European School for Interdisciplinary Tinnitus Research (ESIT)

We are immensely proud to announce that ESIT was recently announced a

Success Story

by the European Commission's Research Executive Agency!

The corresponding article and information can be accessed here.

Beyond words, we'd like to highlight and thank our outstanding PhD students for their work and contribution and wish them all the best for the completion of their dissertations!

Likewise, we express our gratitude to our excellent EC REA Project Officer Michaela Bitsakis and all members of the consortium and team! WIthout everyone of you, this would never have been possible!

ESIT PhD student Stefan Schoisswohl, completing his PhD at the University of Regensburg, achieved a further scientific publication, making it the first for ESIT in the new year 2020 and the 18th of the ESIT consortium in total:

The full article can be accessed here or by clicking on the image above, a PDF download is available via this link.

We congratulate Stefan and his collaborators, Martin Schecklmann, Patrick Neff, Winfried Schlee, Berthold Langguth, and Johannes Arnds, very much on their success and are awaiting further ESIT publcations very soon!

The whole ESIT consortium and all associated partners would like to wish you all the very best the world has to offer for 2020! May it be happy and healthy throughout!

It is going to be a very exciting year for our project, since the majority of ESRs will finish their dissertations this year. We are having our fingers crossed for their best of success and will keep you updated here and on our other channels!

Our best wishes once again!

The whole ESIT consortium, all ESRs, supervisors and staff wish you a Merry Christmas and relaxing holidays with your loved ones!

We'd like to thank all partners for their outstanding support and collaboration in 2019, making the past year a fruitful and indeed forward-moving one for ESIT as a whole!

In October of this year, ESIT Project Network Manager Axel Schiller, for long having been interested in the topics of deafness, hearing-loss and, at the same time, languages and interpreting, has started training in the innovative profession of speech-to-text-interpreter (STTI), or speech-to-text-reporter (STTR), combining all these aspects by joining the first academic course in this area at the University of Vienna's Postgraduate Centre. This is an article of the Austrian Translators and Interpreters Association "Universitas" showcasing this novel training opportunity for language professionals and a short statement of Axel, highlighting his motivation to join the course:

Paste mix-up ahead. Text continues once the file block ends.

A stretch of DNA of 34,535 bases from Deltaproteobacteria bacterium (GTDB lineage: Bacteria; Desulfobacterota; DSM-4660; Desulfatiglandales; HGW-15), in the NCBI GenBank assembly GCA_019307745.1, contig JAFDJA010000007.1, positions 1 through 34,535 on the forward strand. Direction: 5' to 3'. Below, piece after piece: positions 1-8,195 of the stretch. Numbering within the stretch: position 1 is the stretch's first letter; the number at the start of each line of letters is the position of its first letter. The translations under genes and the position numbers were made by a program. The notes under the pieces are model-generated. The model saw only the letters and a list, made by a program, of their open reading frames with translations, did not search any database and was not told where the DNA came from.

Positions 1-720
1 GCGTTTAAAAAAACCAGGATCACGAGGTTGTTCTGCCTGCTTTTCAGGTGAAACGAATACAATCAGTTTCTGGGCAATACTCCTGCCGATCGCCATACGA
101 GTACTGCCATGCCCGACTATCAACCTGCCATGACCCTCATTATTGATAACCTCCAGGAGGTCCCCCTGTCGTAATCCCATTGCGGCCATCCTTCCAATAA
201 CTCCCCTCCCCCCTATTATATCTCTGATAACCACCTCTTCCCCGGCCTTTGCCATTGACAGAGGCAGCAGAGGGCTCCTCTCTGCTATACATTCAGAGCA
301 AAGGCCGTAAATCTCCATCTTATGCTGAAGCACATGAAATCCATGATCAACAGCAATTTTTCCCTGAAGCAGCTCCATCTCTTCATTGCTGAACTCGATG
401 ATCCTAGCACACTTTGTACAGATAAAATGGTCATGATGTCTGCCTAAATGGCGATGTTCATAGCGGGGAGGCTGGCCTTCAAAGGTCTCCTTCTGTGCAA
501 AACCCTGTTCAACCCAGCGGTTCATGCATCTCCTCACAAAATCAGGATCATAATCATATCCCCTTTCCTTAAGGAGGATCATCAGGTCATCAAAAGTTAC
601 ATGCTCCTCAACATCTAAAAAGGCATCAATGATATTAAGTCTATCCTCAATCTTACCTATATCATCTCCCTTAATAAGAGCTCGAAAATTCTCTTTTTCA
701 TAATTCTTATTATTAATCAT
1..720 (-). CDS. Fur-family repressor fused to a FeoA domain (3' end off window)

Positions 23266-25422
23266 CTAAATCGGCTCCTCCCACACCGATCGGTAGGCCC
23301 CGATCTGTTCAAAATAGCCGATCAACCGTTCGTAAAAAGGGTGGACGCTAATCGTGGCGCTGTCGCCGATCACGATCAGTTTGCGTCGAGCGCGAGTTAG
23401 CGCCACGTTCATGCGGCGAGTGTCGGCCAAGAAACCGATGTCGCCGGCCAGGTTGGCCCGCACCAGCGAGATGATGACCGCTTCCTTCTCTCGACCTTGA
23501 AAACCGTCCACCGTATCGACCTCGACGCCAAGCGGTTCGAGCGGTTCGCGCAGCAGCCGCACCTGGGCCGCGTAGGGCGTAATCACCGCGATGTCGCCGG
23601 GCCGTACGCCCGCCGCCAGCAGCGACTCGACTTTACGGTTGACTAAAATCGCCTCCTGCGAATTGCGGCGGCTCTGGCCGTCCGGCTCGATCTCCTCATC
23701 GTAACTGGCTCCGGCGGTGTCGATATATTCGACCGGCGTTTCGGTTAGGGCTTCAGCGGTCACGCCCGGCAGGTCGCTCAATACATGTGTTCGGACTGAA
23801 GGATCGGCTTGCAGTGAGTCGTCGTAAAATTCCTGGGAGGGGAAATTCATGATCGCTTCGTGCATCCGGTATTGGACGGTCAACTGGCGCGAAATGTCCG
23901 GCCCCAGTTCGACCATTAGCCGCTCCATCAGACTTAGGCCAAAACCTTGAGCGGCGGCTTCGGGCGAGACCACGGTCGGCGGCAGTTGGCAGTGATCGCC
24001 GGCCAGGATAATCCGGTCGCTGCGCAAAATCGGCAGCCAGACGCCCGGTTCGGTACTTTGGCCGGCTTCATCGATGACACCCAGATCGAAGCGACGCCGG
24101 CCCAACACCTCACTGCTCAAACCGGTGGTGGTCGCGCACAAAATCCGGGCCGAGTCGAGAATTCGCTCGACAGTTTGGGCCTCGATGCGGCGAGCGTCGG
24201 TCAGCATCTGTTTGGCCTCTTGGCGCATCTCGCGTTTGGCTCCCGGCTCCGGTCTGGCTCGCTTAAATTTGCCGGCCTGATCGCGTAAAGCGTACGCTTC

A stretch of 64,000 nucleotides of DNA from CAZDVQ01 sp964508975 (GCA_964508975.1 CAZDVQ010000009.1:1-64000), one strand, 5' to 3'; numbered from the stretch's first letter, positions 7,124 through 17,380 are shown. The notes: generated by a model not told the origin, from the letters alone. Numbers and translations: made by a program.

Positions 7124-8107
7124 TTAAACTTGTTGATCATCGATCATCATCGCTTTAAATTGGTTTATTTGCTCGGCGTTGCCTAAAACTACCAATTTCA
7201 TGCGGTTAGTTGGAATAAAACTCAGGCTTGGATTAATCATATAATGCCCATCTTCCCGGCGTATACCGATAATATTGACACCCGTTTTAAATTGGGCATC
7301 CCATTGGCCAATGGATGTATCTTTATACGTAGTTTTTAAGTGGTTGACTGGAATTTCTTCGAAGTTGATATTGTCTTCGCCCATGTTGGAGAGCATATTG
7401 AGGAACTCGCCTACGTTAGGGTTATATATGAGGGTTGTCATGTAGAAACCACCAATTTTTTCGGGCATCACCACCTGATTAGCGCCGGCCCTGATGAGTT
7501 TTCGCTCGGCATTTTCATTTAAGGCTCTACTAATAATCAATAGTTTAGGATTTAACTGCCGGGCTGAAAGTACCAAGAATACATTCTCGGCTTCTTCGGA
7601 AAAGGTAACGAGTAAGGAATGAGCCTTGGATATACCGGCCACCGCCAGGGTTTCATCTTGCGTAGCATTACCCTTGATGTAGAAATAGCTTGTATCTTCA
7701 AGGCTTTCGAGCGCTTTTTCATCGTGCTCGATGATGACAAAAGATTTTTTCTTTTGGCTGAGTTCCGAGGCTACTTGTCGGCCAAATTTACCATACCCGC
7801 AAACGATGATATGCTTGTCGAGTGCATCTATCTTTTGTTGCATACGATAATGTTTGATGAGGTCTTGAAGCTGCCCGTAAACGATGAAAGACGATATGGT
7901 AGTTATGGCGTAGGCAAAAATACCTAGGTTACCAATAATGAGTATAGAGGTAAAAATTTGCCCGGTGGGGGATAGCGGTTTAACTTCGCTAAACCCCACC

By means of this course, entitled "Barrier-free communication - Speech-To-Text-Interpreting", Axel gains the skills necessary for creating real-time interpretations of spoken texts into written ones that can then be read as subtitles by deaf or otherwise hearing-impaired individuals on a computer screen or other projecting device. Whilst deaf people, when they are native users of sign language, prefer sign language interpreters, STTIs are often requested by individuals having become deaf later in life and/or who are hearing-impaired and prefer written language, or in scientific/technical settings, which are more easily interpreted into writing.

By making use of this service, barrier-free communication and inclusion is made possible for hearing-affected hospital patients, pupils, university students, employees or in many other settings. With the help of modern technology, STTIs can work both "on the spot" as well as remotely from an office, from where their interpretation is sent via online platforms to their clients' computers or even mobile devices.

For speech-to-text-interpreting, two techniques are mainly used: 1) the conventional computer keyboard and a system of shortcuts, as well as 2) speech recognition that allows the automatic creation of texts via re-speaking, a method also used for television live subtitling.

Since tinnitus is very often associated with hearing loss or (single-sided) deafness and qualified STTIs are still very rare anywhere in Europe, we welcome Axel's initiative to join this training very much and are indeed looking forward to seeing his news skills being brought to practise!

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